Taiwan has not adopted the OECD Guidelines on Corporate Governance for SOEs. In Taiwan, SOEs are defined as public enterprises in which the authorities own more than 50 percent of shares. Public enterprises with less than a 50 percent stake controlled by the authorities are not subject to Legislative Yuan supervision. Still, authorities may retain managerial control through senior management appointments, which may change with each administration. Each SOE operates under the supervising ministry’s authority, and centrally-appointed directors should hold more than one-fifth of an SOE’s board seats. The Executive Yuan, the Ministry of Finance, and MOEA have criteria for selecting individuals for senior management positions. Each SOE has a board of directors, and some SOEs have independent directors and union representatives sitting on the board.

Taiwan’s central and local authority entities, and SOEs are all covered by the WTO’s Agreement on Government Procurement (GPA.) Except for state monopolies, SOEs compete directly with private companies. SOEs’ purchases of goods or services are regulated by the Government Procurement Act and are open to private and foreign companies via public tender. Private companies have the same access to financing as SOEs. Taiwan banks are generally willing to extend loans to enterprises meeting credit requirements. SOEs are subject to the same tax obligations as private enterprises and are regulated by the Fair Trade Act as private enterprises. The Legislative Yuan reviews SOEs’ budgets each year.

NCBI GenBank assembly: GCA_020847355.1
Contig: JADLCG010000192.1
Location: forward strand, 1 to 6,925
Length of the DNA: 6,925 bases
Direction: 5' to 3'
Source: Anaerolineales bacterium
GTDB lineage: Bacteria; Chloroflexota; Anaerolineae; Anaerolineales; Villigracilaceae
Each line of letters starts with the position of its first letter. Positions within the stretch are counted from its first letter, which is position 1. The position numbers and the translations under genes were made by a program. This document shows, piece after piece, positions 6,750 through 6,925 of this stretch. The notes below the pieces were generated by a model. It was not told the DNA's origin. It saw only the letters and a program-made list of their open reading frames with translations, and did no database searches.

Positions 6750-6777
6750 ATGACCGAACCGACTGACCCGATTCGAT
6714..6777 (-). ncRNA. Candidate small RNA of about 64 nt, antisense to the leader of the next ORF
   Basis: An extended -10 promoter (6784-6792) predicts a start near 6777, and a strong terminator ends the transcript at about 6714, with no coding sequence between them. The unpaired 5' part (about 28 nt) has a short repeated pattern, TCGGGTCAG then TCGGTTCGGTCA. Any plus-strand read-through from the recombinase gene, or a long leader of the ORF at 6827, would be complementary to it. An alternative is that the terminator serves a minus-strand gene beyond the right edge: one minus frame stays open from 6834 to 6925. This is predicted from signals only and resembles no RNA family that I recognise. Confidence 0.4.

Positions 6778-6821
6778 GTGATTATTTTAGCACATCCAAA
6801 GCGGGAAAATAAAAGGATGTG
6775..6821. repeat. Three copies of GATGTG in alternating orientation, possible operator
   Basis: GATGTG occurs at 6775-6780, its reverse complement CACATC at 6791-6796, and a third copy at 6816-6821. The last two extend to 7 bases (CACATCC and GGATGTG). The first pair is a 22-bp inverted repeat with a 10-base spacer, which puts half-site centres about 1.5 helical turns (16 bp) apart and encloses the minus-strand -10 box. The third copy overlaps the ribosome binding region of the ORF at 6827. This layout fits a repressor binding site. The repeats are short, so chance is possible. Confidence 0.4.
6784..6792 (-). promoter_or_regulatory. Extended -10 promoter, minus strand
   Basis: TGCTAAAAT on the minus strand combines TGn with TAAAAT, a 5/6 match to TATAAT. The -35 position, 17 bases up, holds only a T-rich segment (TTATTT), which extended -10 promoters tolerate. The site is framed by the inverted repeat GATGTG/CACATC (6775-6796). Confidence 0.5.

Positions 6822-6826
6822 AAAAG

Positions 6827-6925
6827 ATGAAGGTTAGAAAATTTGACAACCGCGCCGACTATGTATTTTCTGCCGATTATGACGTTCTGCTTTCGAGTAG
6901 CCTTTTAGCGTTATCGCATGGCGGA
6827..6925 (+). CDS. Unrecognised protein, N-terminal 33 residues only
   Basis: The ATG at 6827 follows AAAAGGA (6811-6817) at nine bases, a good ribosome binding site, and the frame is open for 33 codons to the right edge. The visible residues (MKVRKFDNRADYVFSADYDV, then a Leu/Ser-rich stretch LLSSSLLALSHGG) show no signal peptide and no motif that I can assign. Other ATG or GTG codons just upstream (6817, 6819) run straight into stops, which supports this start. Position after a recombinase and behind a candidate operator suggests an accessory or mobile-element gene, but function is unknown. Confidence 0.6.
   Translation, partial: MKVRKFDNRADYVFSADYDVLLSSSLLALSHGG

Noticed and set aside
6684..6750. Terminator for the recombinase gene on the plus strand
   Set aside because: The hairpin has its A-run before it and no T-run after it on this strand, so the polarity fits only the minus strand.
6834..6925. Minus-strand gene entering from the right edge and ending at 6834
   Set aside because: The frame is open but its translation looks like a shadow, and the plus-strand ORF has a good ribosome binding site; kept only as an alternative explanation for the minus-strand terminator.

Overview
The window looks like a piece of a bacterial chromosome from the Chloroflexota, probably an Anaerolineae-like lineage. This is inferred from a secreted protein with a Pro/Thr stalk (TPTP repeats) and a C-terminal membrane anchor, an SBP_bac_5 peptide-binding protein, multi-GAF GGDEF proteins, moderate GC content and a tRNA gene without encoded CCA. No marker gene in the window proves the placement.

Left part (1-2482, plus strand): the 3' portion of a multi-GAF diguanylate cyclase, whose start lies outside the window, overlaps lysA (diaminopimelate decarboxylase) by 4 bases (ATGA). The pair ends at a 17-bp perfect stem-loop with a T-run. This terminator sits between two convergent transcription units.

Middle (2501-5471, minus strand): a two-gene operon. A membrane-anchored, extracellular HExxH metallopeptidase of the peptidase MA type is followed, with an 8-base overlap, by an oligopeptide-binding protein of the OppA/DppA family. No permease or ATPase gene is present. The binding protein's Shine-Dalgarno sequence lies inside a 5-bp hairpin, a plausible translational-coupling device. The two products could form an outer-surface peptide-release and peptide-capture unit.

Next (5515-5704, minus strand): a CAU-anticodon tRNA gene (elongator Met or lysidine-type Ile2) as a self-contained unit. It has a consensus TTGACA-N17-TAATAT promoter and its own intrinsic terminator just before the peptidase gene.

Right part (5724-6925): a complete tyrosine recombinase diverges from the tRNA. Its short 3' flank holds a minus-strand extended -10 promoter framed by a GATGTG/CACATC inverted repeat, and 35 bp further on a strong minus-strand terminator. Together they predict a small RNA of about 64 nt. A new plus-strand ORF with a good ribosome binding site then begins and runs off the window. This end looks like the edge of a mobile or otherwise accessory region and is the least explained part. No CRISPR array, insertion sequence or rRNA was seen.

Privatization Program

There are no privatization programs in progress. Taiwan’s most recent privatization of AIDC in 2014 included the imposition of a foreign ownership ceiling of 10 percent due to the sensitive nature of the defense sector. In 2017, Taiwan authorities identified CPC Corporation, Taipower Company, and Taiwan Sugar as their next privatization targets. Following the passage of the Electricity Industry Act amendments in January 2017, MOEA has stated that Taipower’s privatization will not occur in the near future but plans to restructure it as a new holding company after separating the utility company’s power distribution from its power generation business.